Facebook hits one year mark with music and timeline apps
It's never been easier to share your favourite songs with your friends on Facebook, with an array of apps and music engines helping us to make this exchange easier.
It has been a year since the launch of the timeline apps last year, which gave developers tools to build apps in which people can foster these connections of finding, consuming and sharing music with their friends.
A Facebook blog post by software engineer Lincoln Hochberg reflected on the year since timeline apps were introduced, revealing that 62.6 million songs have been played 22 billion times through timeline apps since September 2011 – said to be around a staggering 210,000 years worth of music.
This was said to have happened across all types of music tastes ranging from those that "tailor music to your tastes, to apps that recommend music based on the time of day and what you're doing".
Some of the best practices for music apps were revealed on the Facebook Developers blog by Lincoln, where highlighting friend activity inside the app was among one of the practices.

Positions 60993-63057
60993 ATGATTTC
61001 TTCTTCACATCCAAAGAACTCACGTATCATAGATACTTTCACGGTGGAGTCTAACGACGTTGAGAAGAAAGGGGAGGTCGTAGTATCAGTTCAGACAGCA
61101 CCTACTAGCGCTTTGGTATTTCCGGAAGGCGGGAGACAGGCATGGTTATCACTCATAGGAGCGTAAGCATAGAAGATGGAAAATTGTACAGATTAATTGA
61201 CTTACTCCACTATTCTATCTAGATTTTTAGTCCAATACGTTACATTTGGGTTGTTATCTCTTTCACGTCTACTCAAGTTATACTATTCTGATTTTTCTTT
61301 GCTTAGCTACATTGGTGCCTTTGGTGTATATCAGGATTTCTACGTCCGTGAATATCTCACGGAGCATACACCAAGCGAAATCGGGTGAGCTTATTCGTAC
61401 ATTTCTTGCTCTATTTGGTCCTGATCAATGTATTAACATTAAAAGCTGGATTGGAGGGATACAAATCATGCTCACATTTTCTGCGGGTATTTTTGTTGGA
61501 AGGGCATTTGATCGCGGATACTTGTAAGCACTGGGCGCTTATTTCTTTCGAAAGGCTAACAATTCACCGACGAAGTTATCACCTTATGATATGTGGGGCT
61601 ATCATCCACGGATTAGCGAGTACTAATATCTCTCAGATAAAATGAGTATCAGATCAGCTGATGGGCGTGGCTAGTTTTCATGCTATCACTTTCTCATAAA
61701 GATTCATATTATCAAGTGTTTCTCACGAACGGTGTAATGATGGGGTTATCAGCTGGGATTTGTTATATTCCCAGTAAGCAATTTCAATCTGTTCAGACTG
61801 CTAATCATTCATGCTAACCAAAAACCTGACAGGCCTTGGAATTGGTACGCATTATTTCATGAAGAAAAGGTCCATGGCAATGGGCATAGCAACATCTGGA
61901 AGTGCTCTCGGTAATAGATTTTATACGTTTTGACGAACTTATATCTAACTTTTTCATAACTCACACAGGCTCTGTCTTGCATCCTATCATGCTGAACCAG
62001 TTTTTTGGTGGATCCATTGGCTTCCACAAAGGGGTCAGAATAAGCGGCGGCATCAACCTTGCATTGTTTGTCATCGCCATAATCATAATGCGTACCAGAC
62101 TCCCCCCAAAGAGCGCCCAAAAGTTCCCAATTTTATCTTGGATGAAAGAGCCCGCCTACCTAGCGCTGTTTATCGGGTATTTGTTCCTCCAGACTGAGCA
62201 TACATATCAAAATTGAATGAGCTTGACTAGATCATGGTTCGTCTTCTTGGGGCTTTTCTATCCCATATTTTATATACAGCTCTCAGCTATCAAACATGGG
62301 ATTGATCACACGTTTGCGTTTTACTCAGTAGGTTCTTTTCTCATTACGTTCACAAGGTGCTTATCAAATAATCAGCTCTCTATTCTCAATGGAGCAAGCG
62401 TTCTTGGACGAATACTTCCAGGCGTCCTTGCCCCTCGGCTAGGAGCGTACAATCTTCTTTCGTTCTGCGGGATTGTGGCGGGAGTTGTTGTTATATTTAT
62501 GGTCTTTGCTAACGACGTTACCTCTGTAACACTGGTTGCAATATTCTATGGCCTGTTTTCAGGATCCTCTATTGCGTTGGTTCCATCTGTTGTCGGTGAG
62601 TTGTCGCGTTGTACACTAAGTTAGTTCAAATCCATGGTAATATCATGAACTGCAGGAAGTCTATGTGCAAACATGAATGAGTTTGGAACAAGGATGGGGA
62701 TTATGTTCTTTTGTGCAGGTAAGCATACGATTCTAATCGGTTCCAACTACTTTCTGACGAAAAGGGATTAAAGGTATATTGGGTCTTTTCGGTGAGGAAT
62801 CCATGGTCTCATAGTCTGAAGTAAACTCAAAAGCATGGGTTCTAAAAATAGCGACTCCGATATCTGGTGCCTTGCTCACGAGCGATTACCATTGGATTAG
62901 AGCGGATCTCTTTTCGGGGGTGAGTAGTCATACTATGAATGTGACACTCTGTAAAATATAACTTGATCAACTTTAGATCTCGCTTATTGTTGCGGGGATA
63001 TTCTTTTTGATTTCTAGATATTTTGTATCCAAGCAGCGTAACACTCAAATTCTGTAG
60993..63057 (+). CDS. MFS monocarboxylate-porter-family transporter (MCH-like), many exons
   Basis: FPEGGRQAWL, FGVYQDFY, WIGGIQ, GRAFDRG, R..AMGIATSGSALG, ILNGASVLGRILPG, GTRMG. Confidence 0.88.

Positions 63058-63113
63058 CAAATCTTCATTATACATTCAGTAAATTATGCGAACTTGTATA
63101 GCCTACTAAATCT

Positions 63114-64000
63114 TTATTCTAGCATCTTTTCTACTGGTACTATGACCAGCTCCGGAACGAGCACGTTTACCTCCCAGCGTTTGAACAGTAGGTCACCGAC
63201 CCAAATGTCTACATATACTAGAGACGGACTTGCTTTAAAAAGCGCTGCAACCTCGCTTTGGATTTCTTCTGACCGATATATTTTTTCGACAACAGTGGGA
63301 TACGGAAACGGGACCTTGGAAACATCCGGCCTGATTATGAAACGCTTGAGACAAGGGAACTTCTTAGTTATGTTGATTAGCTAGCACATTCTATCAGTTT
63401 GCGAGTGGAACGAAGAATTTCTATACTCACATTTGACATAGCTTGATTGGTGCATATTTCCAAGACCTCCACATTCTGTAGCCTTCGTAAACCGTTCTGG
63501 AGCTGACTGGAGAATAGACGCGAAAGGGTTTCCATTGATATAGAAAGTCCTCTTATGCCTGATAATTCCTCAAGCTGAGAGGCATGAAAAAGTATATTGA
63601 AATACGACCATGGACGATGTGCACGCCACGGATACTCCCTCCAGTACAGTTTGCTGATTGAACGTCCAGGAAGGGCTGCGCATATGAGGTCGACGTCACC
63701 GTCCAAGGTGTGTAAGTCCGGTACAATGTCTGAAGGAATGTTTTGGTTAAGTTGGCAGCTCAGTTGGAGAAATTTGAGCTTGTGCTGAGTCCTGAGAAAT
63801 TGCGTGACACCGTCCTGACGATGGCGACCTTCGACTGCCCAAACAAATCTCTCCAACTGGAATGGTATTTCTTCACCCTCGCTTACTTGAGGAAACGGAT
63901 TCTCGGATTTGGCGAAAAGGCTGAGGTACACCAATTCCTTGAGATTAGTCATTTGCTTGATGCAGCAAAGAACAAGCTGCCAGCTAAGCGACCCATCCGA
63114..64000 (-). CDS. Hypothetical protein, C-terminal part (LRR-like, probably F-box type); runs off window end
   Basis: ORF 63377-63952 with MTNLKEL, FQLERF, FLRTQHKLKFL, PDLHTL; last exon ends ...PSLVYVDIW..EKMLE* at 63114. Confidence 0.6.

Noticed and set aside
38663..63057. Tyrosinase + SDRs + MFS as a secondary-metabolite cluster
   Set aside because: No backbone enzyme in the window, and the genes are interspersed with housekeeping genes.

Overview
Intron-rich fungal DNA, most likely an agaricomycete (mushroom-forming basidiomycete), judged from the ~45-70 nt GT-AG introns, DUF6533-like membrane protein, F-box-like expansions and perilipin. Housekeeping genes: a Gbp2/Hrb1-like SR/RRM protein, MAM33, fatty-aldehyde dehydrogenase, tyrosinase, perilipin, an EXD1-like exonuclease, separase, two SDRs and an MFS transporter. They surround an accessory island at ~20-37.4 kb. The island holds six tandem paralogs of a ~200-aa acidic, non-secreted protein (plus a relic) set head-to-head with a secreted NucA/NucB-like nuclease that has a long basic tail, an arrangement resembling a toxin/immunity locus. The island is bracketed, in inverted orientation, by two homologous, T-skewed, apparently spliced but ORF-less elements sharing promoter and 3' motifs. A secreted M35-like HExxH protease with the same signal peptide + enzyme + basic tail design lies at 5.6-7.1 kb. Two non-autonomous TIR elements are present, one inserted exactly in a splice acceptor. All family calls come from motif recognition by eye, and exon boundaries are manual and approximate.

This feature enables users to see what their friends are listening too, making people want to come back and keep track of that activity.
Introducing this social relevance allows developers to benefit from the increased sharing and "virality" through news feed and timeline.
Enabling explicit sharing is another 'best practice' for developers as people may want to share their favourite new song or playlist with all their Facebook friends.
You may have also noticed in the past year that many website and apps are asking for a Facebook login, and one of these other best practices is to have this up front.
Signing in with Facebook allows users to listen to their favourite music as well as effortlessly share with their friends what they're listening to.
Spotify is one such music website that shares in real time songs that are being played, playlists that are created and a roundup of the most listened to songs or albums.
Posted by April Revake.